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In Negotiation

Negotiating with Japanese

“Raising funds in a country other than the country of domicile of the fund is time intensive and represents additional operational and fundraising challenges…. (But) Diversifying the investor base will be beneficial to both fund investors and the fund manager in the long run.”


Hemali Dassani and Nanda Kuppuswamy (2022). “Marketing Alternative Investments: A Comprehensive Guide to Fundraising and Investor Relations for Private Equity and Hedge Funds.”

Communication tips

 

The Japanese are like good politicians—they never say "no" to your face. Their “yes” sometimes means something different.

 

You can download a host of actionable tips compiled by the Japan External Trade Organization (JETRO) free of charge from:

 

 “Communicating with Japanese in Business”

https://www.jetro.go.jp/costarica/mercadeo/communicationwith.pdf

Benefit of translation

You’ll get faster responses if you send messages in Japanese and suggest that they can respond in Japanese, because only 47% of Japanese workers can do business in English, according to a survey by the most influential language-testing agency, TOEIC.

 

​Documents that can be translated include:

  • Risk management policies and manuals

  • Request for proposal (RFP)

  • Offering Circular

  • Private Placement Memorandum (PPM) 

  • Due Diligence Questionnaire (DDQ)

  • Audited financial statements

  • Limited partnership agreement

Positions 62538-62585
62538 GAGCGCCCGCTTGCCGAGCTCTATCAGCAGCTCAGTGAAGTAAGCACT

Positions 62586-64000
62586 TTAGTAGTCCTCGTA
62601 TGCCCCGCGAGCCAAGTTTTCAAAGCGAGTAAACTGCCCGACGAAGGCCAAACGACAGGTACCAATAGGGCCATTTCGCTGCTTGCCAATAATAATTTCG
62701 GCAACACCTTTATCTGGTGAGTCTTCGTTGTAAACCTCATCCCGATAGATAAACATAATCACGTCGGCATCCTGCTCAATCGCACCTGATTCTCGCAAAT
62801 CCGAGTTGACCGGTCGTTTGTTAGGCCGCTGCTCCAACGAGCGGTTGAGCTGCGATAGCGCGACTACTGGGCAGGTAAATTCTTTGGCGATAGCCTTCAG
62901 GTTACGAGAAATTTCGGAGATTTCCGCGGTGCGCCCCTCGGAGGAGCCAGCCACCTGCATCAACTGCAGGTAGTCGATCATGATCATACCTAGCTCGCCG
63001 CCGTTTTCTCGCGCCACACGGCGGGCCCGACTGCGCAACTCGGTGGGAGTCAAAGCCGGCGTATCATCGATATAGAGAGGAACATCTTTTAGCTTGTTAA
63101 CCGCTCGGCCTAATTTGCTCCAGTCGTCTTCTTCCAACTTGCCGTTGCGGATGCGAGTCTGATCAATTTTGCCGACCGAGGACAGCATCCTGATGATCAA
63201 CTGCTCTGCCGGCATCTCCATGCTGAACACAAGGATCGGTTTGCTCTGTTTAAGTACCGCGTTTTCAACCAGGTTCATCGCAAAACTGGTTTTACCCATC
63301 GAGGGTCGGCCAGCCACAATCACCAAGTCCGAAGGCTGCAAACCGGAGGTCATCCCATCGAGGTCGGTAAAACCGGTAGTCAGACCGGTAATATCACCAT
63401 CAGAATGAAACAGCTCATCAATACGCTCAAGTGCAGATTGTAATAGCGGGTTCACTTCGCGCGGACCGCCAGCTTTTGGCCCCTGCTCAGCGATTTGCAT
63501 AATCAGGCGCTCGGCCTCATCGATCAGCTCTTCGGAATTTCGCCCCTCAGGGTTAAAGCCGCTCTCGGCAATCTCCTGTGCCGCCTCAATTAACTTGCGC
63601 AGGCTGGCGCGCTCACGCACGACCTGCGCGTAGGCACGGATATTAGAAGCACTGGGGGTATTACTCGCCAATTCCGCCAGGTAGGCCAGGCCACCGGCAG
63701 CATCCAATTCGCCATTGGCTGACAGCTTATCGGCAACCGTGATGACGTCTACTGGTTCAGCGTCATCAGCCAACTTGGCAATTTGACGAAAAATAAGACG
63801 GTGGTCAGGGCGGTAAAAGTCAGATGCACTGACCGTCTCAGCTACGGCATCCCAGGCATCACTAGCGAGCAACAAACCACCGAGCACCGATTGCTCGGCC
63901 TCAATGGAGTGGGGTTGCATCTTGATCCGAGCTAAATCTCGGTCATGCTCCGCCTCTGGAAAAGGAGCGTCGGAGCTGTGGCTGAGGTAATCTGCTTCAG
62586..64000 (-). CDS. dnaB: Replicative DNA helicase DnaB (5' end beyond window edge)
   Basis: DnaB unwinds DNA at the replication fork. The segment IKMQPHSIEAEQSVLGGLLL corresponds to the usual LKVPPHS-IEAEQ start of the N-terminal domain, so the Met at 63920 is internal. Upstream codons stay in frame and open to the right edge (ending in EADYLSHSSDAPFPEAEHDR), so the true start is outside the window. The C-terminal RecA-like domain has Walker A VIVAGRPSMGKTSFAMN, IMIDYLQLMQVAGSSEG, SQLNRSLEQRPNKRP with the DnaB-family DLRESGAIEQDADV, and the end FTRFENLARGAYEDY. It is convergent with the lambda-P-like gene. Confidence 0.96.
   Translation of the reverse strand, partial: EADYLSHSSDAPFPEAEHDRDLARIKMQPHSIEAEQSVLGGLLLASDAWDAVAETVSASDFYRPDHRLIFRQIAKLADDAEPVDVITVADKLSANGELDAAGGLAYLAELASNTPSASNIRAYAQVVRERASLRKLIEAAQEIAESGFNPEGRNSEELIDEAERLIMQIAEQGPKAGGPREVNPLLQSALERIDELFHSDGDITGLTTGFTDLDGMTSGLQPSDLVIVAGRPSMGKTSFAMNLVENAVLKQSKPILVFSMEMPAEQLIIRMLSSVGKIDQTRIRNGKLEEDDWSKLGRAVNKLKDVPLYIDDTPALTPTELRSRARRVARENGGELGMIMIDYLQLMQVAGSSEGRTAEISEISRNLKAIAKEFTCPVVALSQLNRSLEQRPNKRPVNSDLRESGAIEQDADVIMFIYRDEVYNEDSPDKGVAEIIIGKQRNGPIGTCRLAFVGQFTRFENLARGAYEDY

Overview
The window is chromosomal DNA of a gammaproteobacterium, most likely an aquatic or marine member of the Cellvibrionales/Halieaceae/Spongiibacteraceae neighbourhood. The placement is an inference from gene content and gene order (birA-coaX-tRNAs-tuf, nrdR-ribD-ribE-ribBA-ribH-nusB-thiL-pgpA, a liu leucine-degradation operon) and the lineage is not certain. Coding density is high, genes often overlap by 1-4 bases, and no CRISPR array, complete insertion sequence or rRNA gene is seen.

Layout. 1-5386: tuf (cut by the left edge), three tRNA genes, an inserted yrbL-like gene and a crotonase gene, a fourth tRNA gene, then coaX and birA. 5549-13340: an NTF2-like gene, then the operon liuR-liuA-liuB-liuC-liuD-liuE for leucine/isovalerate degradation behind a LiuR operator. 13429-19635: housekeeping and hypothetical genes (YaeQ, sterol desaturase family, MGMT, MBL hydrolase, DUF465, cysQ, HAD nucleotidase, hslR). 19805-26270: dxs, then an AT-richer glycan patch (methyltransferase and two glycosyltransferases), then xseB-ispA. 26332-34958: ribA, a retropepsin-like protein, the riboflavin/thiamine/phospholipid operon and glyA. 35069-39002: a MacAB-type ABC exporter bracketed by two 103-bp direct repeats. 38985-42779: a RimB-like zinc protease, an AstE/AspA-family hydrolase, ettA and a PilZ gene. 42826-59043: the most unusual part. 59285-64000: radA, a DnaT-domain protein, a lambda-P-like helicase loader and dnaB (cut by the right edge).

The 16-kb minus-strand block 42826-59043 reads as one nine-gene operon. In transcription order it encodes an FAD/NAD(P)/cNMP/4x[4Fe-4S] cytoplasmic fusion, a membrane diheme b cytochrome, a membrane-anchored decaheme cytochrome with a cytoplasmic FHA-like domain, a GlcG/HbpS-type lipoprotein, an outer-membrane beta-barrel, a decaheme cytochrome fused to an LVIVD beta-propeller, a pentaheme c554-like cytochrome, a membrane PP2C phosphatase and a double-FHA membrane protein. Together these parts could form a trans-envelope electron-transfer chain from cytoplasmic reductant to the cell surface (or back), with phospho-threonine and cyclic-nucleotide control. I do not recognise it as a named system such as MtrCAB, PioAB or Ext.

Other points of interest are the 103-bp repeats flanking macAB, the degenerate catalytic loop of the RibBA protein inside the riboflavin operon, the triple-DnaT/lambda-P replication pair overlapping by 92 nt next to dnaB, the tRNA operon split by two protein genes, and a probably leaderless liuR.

Three things to avoid when using translations

 

  1. AI or machine translation with no human checking.

The quality of mechanical translations has improved a great deal over the years and they are inexpensive. But they sometimes omit a whole sentence or output the opposite meaning. You can use machine translation only for projects that are not mission-critical.

2. Translations by a non-native speaker of Japanese

Translators in countries outside Japan are known to provide translations with lower fees. The problem is they get the level of politeness wrong—there are five levels of politeness in the Japanese language. You need to hire a native speaker of Japanese to check their translations.

 

Translations by machine or non-native speakers of Japanese both will have the effect of sounding like a fraudster because they are often used by phishing emails.

3. Translations by unskilled persons.

The same financial word has different meanings. For instance, “private” can mean “not listed or regularly traded on the market” or “non-government.” You need to check the background of the translator.

Capture profitable opportunities, save time, and save yourself from committing a cultural blunder while enjoying an efficient and constructive interaction with the Japanese! Click to get Meg’s professional and culturally sensitive translations.

"Your go-to translator"

A great, all-around technical EJ translator, and definitely our go-to financial translator for complex assignments.

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Madoka Murakami, Tribeca Translations

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